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A month of Flutter: configuring continuous integration

Republished from with permission.
When starting a new project I like to automate as much as possible. One of the most important tasks is getting tests running on CI. There are a number of great CI services but for this project I'm going with Travis CI.
Let's take a look at the configuration I've settled on and what it all means:
language: dart
dist: xenial
      - lib32stdc++6
  - git clone -b beta
  - ./flutter/bin/flutter doctor
  - cd app
  - ../flutter/bin/flutter test
    - $HOME/.pub-cache
  • language tailors the CI environment for a specific language. If you leave this out, the default language is Ruby. This isn't strictly needed as Flutter will actually download its own version of Dart. I specified Dart so that if I write CI tooling in the future, I can do it in Dart.
  • dist specifies the Ubuntu base version that gets used. Travis currently defaults to Trusty Tahr which is end of life in 2019 so I'm specifying Xenial Xerus which is supported until 2021.
  • addons lets you have additional packages installed on the OS. In my experimentation, tests still pass without lib32stdc++6 but flutter doctor complains so I'm including it anyway.
  • install would typically call Dart's pub get but Flutter complains so we'll just override that and install Flutter instead.
  • script is where we run the tests. Not that the Birb app is in the app directory so we have to cd into it first.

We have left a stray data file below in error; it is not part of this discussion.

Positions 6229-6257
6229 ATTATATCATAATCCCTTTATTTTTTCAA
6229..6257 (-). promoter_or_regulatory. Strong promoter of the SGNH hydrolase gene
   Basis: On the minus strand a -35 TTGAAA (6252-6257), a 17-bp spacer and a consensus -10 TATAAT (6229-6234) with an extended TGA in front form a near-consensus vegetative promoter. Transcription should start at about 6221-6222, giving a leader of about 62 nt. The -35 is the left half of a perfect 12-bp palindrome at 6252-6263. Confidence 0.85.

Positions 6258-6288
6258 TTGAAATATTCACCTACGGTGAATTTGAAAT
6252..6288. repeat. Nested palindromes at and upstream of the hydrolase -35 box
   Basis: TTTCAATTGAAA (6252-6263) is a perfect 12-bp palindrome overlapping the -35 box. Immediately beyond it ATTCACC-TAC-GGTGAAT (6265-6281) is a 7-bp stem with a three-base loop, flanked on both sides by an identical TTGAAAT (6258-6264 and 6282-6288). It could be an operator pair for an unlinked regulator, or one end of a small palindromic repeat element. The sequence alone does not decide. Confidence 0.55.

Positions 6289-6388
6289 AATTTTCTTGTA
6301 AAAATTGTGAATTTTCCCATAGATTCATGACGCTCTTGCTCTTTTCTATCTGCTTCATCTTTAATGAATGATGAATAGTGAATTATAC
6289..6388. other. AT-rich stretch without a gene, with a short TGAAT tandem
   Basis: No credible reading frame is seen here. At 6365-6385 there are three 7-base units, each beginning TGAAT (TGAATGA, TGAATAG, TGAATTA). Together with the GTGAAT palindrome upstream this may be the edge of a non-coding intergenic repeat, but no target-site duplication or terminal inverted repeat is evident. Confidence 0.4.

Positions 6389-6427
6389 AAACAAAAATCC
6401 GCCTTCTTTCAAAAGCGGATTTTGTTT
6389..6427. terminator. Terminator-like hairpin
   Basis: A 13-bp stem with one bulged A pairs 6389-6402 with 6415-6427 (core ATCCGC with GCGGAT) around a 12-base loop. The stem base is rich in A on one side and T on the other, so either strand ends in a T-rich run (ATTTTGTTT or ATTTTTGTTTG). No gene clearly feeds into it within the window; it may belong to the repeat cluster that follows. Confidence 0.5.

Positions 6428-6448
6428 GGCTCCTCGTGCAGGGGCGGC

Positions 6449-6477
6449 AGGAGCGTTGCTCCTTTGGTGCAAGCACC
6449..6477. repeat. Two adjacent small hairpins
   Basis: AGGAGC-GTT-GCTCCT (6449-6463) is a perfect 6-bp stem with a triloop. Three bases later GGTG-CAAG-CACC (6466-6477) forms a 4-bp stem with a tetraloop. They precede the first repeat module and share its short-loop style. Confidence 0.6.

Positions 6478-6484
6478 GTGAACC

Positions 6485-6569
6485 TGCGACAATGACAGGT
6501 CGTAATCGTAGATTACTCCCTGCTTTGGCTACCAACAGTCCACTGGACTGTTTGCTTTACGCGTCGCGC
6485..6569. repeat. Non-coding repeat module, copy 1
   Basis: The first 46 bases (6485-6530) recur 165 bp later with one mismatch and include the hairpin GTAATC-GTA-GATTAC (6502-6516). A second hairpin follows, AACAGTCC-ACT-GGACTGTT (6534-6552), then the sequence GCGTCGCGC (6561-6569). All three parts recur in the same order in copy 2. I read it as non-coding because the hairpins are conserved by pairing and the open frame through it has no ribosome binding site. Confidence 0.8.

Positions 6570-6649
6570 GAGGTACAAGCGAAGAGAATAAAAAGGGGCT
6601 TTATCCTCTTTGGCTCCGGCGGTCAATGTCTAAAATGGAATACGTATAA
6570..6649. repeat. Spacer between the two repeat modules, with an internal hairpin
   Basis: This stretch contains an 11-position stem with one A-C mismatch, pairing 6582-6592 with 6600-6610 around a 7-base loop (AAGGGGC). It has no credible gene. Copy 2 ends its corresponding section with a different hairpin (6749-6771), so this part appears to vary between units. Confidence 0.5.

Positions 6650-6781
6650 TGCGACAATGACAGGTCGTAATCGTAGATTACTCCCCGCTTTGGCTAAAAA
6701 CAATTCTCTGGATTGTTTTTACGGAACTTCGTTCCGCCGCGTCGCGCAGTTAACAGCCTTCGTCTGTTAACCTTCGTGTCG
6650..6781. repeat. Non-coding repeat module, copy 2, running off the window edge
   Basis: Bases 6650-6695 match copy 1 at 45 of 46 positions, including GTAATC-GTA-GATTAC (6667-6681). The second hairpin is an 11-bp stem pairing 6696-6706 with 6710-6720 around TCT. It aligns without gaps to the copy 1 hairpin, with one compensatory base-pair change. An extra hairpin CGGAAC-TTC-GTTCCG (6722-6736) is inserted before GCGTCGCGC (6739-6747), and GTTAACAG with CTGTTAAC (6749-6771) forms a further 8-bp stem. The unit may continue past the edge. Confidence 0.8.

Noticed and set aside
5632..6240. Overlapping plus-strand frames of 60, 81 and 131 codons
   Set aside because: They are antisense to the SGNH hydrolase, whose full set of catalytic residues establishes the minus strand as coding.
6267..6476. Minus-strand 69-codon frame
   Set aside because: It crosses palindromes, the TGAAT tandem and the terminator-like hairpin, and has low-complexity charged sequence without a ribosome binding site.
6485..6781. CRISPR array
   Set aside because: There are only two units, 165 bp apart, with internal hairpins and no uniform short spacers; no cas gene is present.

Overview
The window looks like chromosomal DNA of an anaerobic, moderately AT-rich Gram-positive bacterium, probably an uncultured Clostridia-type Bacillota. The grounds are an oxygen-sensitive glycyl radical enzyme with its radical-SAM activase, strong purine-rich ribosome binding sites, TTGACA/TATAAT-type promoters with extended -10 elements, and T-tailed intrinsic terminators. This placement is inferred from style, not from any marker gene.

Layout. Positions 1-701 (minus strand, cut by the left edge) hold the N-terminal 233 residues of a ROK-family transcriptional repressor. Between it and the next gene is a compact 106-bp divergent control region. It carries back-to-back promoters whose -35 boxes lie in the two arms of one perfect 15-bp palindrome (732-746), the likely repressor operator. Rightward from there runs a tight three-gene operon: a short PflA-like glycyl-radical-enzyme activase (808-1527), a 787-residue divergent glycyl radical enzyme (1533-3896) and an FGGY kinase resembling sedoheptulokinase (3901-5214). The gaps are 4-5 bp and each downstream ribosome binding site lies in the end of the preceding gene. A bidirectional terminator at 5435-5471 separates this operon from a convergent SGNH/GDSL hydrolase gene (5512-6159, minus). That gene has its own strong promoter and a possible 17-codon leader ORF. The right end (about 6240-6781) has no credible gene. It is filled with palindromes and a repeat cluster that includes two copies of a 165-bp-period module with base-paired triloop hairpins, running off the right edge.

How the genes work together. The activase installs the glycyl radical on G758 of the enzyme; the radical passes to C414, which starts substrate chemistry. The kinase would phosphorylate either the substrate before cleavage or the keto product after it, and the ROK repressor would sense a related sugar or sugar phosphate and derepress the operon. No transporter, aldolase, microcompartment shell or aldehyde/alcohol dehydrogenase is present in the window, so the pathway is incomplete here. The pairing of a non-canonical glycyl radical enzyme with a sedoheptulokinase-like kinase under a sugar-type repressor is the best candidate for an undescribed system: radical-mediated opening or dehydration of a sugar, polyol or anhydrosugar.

• cache is the final bit. This tells Travis to cache the contents of the default Dart package cache. This should make it faster for Flutter to install the app's dependencies.
This configuration runs great and takes about 2 minutes 30 seconds on the base app.
I also tried caching the flutter directory to boost install speed. Here is an configuration iteration I tried:
  - |
    if [ ! -d flutter ] ; then
      git clone -b beta
  - ./flutter/bin/flutter doctor
    - flutter
    - $HOME/.pub-cache
Caching the flutter directory dropped the test run time to to about 1 minute 10 seconds! The install step was then more complex as it has to check if the flutter directory exists and only run git clone if it doesn't. But there was a larger issue where the "if directory does not exist" was having false positives and causing Flutter to not get installed correctly. I would like to improve CI performance but don't want to spend any more time on it now so I've added #6 Cache flutter directory on CI to the backlog as a future improvement.
With CI setup, I like to protect the master branch from accidental pushes. This is less important when you are working on your own but is very important when working with teams. It's also a good way to require that tests are kept in a passing state.
This is how I configured GitHub's branch protection on the master branch:

Come back tomorrow when I'll setup linting.

Code changes


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